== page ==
I’m not here saying these new movement pattern differences are better than what I was experiencing before, but they definitely have me thinking about how fast we fall into certain patterns, and how these patterns can lead to blindspots in our training.

3. The Ego Will Rear Its Ugly Head

Another hard lesson that I had to face was swallowing my ego. It’s tough going to the gym and seeing your friends deadlifting heavy while you’ve sworn the barbell off for a training block. Let me tell you, the itch to compete and throw around weights is real if you decide to try barbell-less training for a bit.

Honestly, this was one of my favorite lessons learned and was a great test for my willpower. We see memes about this point all of the time (insert Kermit the Frog in the hoodie), “Coach has 5×6 programmed — max out instead”. Above all else, this lesson helped me fight the urge to go off my program/set training block’s goal, which is a serious skill for all strength athletes to practice, especially in the off-season.

Suggestions
  • Remind yourself of the bigger picture. When I wanted to jump ship and rip a deadlift, I stopped and reminded myself of the goal, aka give this training style a fair test, see how I feel, recover, and write an article for others based off of what I learn.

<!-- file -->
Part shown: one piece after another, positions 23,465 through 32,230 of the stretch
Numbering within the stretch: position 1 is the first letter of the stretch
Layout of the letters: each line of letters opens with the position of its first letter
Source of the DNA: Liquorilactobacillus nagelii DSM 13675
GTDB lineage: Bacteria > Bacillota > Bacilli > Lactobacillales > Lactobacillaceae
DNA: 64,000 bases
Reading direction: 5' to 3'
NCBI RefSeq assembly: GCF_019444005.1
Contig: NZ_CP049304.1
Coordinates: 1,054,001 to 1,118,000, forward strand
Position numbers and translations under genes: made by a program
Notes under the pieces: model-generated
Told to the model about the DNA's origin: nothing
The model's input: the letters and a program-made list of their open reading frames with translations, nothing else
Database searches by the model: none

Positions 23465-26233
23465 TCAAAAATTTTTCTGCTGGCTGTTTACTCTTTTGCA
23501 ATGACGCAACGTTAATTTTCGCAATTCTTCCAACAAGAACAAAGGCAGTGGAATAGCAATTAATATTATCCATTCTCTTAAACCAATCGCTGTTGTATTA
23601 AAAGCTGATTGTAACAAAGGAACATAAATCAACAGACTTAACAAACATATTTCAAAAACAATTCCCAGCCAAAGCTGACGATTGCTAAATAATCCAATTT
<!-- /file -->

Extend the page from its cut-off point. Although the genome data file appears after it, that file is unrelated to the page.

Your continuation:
• Load something heavy, or do something hard. To fuel your ego, go ahead and make one of your programmed movements heavier than normal or drop reps, or do a movement that’s freaking tough. For me, that’s single-leg RDLs. They challenge me and test my ego to improve them.

4. Programming Will Be Challenged

If you write your own programs, then get ready, because this style of training is going to be a fun and interesting challenge. How do you take out one of your main training modalities (the barbell) and still achieve the adaptations you’re aiming for. This lesson was fun because it flexed my idea of which variables in my program were most important.

For example, how could I manipulate a set of split squats to be at the same level of demanding as heavy back squat triples? Instead of simply grabbing dumbbells and plugging away with my programmed sets and reps, I started thinking more about things like tempo, progressions, set flow (supersets), and rest times.

[Want to build your own workout program? Check out our three step guide!]

These aspects above were things I use in my normal barbell training blocks, but I realized how important they can be when you don’t have the ability to load movements as heavy, but still need a particular adaptation (strength, power, etc). My guess, is that you won’t have a problem getting enough volume or frequency with barbell-less training, but high intensities may be tough at times to achieve.

Suggestion
  • Change Tempos
  • Couple Sets Together
  • Try Things Like Cluster Sets
  • Make Progressions Tougher

5. My Body Felt Better

Heavy strength training over time takes a toll on the body. I don’t think we need a long list of studies to tell us this either. We see jokes about it all the time on topics like, “I haven’t felt ‘good’ since I started powerlifting. Remember when my knees didn’t hurt? Me either.” These are jokes and extreme at times, but there’s some underlying truth there that should be addressed way more often.